Hello and thanks for joining us for another weekly market update, where we use MLS data to track the impact of COVID on the residential housing market. Today we kick off with an encouraging trend from our showings numbers. Last week we pointed out that 2020 showings had reached a new high for the year. At this point in 2019, showing activity had already peaked by early May. It’s still possible to make up some of the lost ground from March and April, although making up all of the difference could be challenging. Despite several and varied headwinds, showing activity in the metro is higher than at any point in 2019.
The majority of those showings occurred on listings priced under $300K. Nearly 64.0 percent of showings last week were for affordable properties under that $300K threshold. Homes in the three top luxury brackets also made up a larger share of the showings pie. One interesting observation is that while half of our home sales occurred under $295K in May, 64.0 percent of the showings were below $300K. This further illustrates the shortage of affordable listings, which forces some buyers on the cusp into the next price range. It isn’t too far fetched to imagine a buyer looking in the $275-300K range to end up purchasing at $305K or $310K. Still, there is more demand than supply in the most affordable brackets.
The largest gain in showing activity from the prior to current week was for homes priced between $250-300K. Again, with a median sales price of $295K, that’s where we’d expect the bulk of our showings. We also saw declines in our two most affordable segments, but we’re seeing gains in some of our luxury segments as well. The second largest gain in showing activity was in the $800K-1M range. Overall, showings were down 0.5 percent from the prior week.
Next we’ll take a look at 2020 buyer and seller activity compared to the prior three years. Seller activity has recovered from the mid-April lows and has mirrored the trend from prior years—albeit about 50 units per day lower. Seller activity for this year has not reached new highs, new listings are still below their March highs. Since demand is quite strong, additional supply (both existing/resale homes as well as new construction) will be increasingly important to sustain a healthy marketplace.
Pending sales reached a critical and promising milestone just in the last few days. The current rolling weekly average of daily pending sales counts is now higher than any of the prior three years. Let us repeat that: this year’s pending sales have reached new highs for the year and are above 2017, 2018 and 2019 levels. After the March and April dip, buyer activity has come roaring back. The 2020 trend has closely mimicked the pattern from previous years, but this year’s trend has quietly floated above prior years. This bodes well for demand moving forward. The challenge, of course, remains adding and keeping enough supply to meet this growing demand.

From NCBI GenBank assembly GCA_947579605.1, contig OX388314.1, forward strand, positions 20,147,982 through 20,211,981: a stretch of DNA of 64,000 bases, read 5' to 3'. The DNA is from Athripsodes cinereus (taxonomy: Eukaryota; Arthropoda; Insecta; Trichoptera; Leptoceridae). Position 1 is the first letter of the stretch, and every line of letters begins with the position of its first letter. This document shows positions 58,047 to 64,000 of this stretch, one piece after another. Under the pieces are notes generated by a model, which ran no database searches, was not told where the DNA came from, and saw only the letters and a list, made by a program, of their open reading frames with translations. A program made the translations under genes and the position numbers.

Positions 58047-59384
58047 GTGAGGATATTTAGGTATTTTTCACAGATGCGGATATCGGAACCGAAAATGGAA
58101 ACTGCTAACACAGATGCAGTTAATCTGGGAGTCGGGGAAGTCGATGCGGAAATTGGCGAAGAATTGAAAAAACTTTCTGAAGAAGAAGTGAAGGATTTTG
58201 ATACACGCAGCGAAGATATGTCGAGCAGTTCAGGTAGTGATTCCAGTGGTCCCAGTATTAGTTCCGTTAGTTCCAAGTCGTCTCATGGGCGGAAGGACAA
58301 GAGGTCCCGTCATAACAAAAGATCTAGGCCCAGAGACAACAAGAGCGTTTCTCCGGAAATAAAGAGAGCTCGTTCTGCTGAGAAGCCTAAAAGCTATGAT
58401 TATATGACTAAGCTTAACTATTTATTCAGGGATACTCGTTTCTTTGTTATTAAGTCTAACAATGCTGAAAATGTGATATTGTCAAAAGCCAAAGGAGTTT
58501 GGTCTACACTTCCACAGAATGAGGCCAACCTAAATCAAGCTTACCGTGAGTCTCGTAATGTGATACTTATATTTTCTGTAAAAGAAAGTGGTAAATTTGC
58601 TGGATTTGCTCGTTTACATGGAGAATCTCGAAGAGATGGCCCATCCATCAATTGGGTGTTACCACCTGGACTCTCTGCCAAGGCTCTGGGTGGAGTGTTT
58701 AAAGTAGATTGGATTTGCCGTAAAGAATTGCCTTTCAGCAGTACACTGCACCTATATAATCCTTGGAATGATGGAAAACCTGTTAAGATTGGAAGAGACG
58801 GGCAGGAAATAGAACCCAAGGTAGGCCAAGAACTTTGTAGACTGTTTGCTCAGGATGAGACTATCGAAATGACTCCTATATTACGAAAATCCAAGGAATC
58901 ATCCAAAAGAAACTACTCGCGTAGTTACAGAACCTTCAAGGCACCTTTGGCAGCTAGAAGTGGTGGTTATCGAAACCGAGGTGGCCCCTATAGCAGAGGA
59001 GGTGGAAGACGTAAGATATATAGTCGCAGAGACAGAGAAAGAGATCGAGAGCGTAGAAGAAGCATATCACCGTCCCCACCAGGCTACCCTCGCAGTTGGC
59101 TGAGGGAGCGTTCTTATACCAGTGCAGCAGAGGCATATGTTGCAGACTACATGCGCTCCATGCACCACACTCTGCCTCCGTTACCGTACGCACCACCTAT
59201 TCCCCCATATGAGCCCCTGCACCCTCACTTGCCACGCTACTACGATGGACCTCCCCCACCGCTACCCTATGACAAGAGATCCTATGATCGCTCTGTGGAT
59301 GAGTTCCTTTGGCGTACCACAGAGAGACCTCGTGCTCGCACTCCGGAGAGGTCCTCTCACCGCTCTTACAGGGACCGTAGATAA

Since it can be difficult to picture the relationship between seller and buyer activity, we’re also including the ratio of pending sales to new listings this week. A value of 93 means that there were 93 pending sales for every 100 new listings. A higher number indicates a closer balance between supply and demand, which means a tighter market. The prior three years had pending sales to new listings ratios around 75.0 percent. This year the ratio has reached 93.0 percent—a remarkably high number that confirms the fact that pending sales are ahead of the prior three years while new listings are well below the previous three years. The higher this ratio, the more downward pressure on already-low inventory, the more upward pressure on prices, the faster homes are likely to sell and the more likely the sellers’ market is to continue. That’s not to say this couldn’t change quickly, but for now, the balance between supply and demand remains tight and continues to favor sellers.
Our last two charts look at the change in new listings and pending sales by price range compared to the same week last year. New listings were down across the price continuum, more so at the affordable end and in most but not all luxury brackets.
Alternatively, four price ranges showed gains in pending sales for the week compared to last year. The largest gain in buyer activity was for homes priced between $750K-1M. But buyers also wrote more offers on homes between $250-350K. That segment showed a 20.1 percent decline in seller activity, again tightening up an already tight segment.
For this week’s “wild card chart” we’re showcasing some findings from the “Back to Normal Barometer.” The survey found that 83.0 percent of respondents were ready to tour a home listed for sale (not including an open house) while the other 17.0 percent were awaiting further assurances or a medical breakthrough. The same survey found that a slightly lesser 73.0 percent were ready to attend an open house, with the remaining 27.0 percent awaiting the same assurances.
Thanks for reading and be sure to tune in next week.
Join MAR’s Director of Research and Economics, David Arbit, for a free weekly 1 hour presentation and discussion around the impact of COVID-19 on the Twin Cities real estate market Thursday, June 25, 2020 (2:00 PM to 3:00 PM). Registration is required.